Once again: This time 23 years ago:
On Friday, February 6th, 1981, the IRA, after promises to hinder British ship movement off the Irish coast, bombed and sank a British coal boat: the Nellie M
. The thousand pound merchant vessel was located in Lough Foyle, between the coasts of Co. Derry and Donegal.
A dozen armed IRA Volunteers arrived at the docks in the fishing village of Moville and comandeered a pilot boat. The man in the pilot house was instructed to take seven of the volunteers with tons of explosives out to the coal boat, while the other five kept guard back on the docks.
Once aboard the Nellie M
, the IRA instructed the chief engineer of the ship that they were not fooling around. Knowing the situation was serious, the man agreed to cooperate and went down to the crew quarters to inform the sailors of the situation. The captain would later comment on the professionalism and understanding of the Volunteers.
Three Volunteers took to planting bombs while the remaining four kept watch on the crew. Bombs were planted in pre-planned points in the engine room. The crew were then instructed to don lifejackets and board the Nellie M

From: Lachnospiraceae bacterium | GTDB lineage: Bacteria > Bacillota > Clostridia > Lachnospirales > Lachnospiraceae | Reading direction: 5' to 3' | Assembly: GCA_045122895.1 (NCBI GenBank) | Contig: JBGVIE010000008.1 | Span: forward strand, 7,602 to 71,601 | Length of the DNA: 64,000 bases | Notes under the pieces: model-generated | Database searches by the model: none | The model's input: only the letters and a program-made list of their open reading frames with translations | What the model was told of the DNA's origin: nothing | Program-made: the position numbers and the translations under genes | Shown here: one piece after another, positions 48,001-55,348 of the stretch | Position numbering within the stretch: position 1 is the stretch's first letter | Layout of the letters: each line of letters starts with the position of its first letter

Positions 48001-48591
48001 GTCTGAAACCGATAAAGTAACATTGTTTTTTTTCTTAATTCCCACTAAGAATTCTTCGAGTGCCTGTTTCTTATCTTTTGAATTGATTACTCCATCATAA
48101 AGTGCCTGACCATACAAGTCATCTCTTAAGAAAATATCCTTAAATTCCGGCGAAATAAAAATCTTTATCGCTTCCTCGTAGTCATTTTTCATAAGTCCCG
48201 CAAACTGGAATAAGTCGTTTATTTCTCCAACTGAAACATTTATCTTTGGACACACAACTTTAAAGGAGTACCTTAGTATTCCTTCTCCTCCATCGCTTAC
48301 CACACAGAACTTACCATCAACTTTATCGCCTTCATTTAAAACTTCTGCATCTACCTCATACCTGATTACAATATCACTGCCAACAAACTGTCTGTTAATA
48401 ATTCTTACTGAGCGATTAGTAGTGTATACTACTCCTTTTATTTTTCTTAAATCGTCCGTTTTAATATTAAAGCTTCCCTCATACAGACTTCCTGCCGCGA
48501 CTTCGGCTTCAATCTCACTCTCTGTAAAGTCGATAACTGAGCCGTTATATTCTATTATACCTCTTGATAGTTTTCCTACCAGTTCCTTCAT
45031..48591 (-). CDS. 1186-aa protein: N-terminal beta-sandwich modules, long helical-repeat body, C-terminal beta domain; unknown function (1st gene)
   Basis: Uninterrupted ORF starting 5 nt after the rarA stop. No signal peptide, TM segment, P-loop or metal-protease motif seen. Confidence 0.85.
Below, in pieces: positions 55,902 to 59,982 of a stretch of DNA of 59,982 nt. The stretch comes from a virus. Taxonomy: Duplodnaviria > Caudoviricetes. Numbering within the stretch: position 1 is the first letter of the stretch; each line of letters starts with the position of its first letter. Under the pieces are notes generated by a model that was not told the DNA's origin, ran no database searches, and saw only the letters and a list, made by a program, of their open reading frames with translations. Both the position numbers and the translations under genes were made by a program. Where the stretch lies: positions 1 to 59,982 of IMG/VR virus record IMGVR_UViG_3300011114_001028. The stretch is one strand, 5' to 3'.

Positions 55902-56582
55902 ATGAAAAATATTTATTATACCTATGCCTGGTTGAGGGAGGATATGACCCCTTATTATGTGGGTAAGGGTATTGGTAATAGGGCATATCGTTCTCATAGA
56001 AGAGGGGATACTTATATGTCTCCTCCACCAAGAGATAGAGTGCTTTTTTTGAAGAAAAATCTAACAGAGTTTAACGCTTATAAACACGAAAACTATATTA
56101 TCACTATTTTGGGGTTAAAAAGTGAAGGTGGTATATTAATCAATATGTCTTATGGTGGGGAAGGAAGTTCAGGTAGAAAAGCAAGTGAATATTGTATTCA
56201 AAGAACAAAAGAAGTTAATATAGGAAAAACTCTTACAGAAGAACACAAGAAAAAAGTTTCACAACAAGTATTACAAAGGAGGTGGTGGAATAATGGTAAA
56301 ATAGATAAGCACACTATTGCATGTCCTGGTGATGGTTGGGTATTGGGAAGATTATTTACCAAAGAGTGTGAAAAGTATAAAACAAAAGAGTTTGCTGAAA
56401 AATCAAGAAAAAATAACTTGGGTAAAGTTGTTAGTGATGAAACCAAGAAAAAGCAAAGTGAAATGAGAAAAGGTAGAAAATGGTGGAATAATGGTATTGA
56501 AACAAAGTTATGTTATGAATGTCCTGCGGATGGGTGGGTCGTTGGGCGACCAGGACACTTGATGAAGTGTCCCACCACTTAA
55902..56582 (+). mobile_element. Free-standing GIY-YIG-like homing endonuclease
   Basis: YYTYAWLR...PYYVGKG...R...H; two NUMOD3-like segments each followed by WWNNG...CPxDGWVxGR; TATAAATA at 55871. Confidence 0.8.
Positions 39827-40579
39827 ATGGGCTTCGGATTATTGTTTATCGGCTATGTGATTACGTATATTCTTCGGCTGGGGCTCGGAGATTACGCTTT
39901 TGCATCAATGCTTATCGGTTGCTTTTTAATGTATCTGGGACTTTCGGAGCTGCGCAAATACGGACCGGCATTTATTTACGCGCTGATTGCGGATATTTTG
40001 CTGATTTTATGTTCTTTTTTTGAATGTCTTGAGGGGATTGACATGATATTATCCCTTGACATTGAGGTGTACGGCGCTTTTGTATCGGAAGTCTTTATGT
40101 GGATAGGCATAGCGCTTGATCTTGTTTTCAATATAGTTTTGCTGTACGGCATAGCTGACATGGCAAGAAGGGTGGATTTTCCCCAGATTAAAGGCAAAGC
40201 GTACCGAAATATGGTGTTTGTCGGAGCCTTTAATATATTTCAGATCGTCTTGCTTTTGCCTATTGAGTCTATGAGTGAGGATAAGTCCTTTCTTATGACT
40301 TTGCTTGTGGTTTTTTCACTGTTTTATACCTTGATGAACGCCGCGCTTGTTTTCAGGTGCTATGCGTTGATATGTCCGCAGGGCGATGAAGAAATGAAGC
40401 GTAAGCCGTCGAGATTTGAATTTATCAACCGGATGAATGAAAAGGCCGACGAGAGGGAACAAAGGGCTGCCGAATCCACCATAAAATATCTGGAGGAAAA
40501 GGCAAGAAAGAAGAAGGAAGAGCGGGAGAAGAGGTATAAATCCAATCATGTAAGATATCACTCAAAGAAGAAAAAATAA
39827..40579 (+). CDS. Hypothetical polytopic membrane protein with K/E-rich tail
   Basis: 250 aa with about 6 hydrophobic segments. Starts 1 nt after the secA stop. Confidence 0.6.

's life boat. The Volunteers attached a rope to the life boat and towed it using the commandeered pilot boat. When they were near shore, the life boat was set loose. Around this time, the explosions on the ship rocked the water.
Fires broke out on the deck of the ship, and they could be seen for miles around up and down the Donegal coast of Lough Foyle. The second blast was set for a few hours later, and went off as planned, finally bring water into the ship. By morning, the back half of the ship was submerged. Left on the boat was a warning that future merchant ships would meet the same fate, though towards the crews there was no malice.
The Nellie M
was valued at 3 million pounds while its cargo of coal constituted another million sterling. The outrage amongst Brits and Free Staters was immediate and the suggestion of armed guards on shipments from the "North" to Britain was exactly the effect the IRA hope for. It was another step in breaking the British policy of "normalisation."